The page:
How it’s going: We covered Määttä’s impact in more depth earlier this season, but the short summary is that he’s been exactly what the Red Wings signed him to be, plus some extra. The foundations of Määttä’s game are strong defense and simple, well-executed puck moving. The former has resulted in some of the best underlying defensive metrics on the team, and the latter has added up to seven points in his first 18 games as well — just one point shy of his 66-game total last season.

But one of his biggest impacts can be seen, in part, through the resurgent performance of his defense partner, Filip Hronek. This isn’t meant to take anything away from Hronek, who has been excellent. But Määttä’s reliable defensive game seems to have allowed Hronek to really tap into his natural offensive abilities. The two have even taken some of the tougher defensive matchups recently. Their pairing has been one of the biggest early success stories of the season.

Future outlook: This one’s fascinating, because looking at how helpful and effective Määttä has been, the natural inclination would be to start thinking extension for the 28-year-old, who is on a one-year deal. Määttä has already said he’d like to stick around.

One of the deepest parts of Detroit’s farm system, though, happens to be at his same position: left defense. Edvinsson is the most notable and should be the first of the group to make the NHL, but William Wallinder, Albert Johansson, Shai Buium and Jared McIsaac were all second-round picks by the organization, and 2020 third-round pick Donovan Sebrango has NHL potential as well.

Outside of Edvinsson, most of that group should still be at least a year away from the NHL. But regardless, Detroit hasn’t been overly concerned with “blocking” prospects so far under Steve Yzerman. And if Määttä continues to have this kind of impact for the Red Wings, it could be very tempting to try and extend him for another year or two, especially given his ability to insulate and elevate young defense partners.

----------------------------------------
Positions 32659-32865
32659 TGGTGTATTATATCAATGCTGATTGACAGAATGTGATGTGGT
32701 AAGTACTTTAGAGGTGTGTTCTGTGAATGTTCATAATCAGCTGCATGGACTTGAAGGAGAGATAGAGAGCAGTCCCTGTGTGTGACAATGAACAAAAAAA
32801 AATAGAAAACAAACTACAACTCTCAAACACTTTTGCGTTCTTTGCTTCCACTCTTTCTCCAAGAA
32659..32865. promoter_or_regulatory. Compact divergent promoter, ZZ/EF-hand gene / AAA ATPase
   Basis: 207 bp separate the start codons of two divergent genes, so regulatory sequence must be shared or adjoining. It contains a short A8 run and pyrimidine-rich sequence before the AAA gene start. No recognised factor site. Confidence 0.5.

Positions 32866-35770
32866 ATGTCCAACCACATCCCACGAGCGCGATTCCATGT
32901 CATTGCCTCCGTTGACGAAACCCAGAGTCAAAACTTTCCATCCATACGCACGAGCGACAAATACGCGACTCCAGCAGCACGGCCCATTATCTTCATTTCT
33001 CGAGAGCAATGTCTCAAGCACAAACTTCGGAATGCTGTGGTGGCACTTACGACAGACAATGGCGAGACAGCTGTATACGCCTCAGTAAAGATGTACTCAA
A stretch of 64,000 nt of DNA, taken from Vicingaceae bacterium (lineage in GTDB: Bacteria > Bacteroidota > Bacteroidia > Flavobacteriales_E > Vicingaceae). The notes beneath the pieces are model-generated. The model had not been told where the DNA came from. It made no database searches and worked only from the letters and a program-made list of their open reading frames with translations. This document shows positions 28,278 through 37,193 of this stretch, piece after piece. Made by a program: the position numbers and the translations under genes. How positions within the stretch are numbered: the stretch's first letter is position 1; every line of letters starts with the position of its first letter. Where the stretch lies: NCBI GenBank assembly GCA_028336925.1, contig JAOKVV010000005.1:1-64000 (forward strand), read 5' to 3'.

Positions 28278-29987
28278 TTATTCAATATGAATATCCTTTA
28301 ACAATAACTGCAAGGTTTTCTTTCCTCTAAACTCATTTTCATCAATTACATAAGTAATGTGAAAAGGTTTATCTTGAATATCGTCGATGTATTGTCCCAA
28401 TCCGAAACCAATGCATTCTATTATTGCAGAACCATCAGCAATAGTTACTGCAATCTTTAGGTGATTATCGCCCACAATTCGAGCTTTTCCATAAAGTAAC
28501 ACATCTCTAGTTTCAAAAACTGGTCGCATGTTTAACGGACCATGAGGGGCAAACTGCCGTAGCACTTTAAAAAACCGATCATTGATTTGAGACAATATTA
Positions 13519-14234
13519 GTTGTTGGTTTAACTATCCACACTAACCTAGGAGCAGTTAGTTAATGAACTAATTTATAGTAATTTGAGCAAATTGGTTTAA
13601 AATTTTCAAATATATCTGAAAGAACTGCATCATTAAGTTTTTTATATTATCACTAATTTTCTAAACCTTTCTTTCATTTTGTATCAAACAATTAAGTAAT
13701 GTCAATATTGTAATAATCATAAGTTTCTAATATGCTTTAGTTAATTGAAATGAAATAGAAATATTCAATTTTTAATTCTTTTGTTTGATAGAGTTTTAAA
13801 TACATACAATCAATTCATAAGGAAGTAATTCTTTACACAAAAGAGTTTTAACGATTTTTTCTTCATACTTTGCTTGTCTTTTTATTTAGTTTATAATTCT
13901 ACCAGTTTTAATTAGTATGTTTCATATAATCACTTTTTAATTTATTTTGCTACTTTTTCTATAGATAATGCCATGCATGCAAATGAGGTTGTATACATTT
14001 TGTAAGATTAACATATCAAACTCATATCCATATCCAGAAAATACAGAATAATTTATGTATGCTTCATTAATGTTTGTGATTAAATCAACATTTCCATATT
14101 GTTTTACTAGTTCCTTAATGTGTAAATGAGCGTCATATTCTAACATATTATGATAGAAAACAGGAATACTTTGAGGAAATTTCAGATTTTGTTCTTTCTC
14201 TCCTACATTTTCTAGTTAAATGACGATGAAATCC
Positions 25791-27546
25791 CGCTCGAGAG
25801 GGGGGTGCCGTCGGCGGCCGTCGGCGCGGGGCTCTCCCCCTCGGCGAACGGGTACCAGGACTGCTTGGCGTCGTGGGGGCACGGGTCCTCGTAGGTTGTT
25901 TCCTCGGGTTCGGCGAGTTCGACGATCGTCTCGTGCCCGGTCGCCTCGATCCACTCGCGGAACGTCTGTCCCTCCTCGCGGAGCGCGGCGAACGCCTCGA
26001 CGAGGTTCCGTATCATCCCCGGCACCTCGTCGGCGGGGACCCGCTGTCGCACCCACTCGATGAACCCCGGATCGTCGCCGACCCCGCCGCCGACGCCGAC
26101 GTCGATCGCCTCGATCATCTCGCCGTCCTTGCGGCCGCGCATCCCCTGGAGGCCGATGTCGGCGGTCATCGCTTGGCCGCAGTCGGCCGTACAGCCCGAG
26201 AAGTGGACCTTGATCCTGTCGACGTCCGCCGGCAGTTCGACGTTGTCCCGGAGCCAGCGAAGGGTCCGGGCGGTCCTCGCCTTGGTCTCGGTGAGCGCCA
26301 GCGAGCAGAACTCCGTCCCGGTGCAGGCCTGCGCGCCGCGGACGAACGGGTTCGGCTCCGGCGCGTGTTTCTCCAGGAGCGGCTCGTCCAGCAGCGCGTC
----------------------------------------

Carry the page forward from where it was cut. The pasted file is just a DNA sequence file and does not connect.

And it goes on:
The particulars would be key, of course. But given Detroit’s desire to improve defensively — and Määttä’s demonstrated impact doing just that — there’s a real case to be made to keep him around.

How it’s going: Hägg missed much of camp after he took a puck to the head in Traverse City, and his early-season numbers have been rocky as well. Detroit’s expected goals share with him on the ice at five-on-five is 42.38 percent, giving up 2.9 expected goals per 60 minutes. That’s not ideal for a defensive defenseman in a third-pairing role, and with Jake Walman now back from injury and Jordan Oesterle playing well, he’s on the outside of the lineup looking in as things stand.

He’ll draw back in eventually, of course, and the key will be making the most of that opportunity and showing he can limit the chances against.

Future outlook: Hägg’s on a one-year deal, and it’s hard to see him around long-term. The Panthers were willing to give up a sixth-round pick for him at last year’s trade deadline, so it’s possible a contender comes calling on him again as the year progresses, with defensive depth always a commodity among contenders.

How it’s going: Husso has emerged as the Red Wings’ No. 1 in net, with a .916 save percentage through 12 starts. Basically, he’s been what Detroit needs him to be: not so much a game-stealer as he is calm and reliable in the net. Most nights, that’s been enough, as the Red Wings have gotten at least a point in 10 of those 12 starts.

Detroit will have to be careful not to overtax Husso, who entered the season with only 53 career starts, and Alex Nedeljkovic is going to get more opportunities. But it’s clear the Red Wings view Husso as their top option right now.

Future outlook: On a three-year contract, Husso will be around for at least that long and could spend much of that time as the starter. Top prospect Sebastian Cossa is still years away — he’s playing well in the ECHL this season but needs more time and reps.

Husso has still played in only 69 career NHL games, so it’s too early to crown him a legit No. 1. But he’s been what the Red Wings have needed him to be, and that’s worth a lot in the modern NHL.

(Photo of Andrew Copp: Gregory Shamus / Getty Images)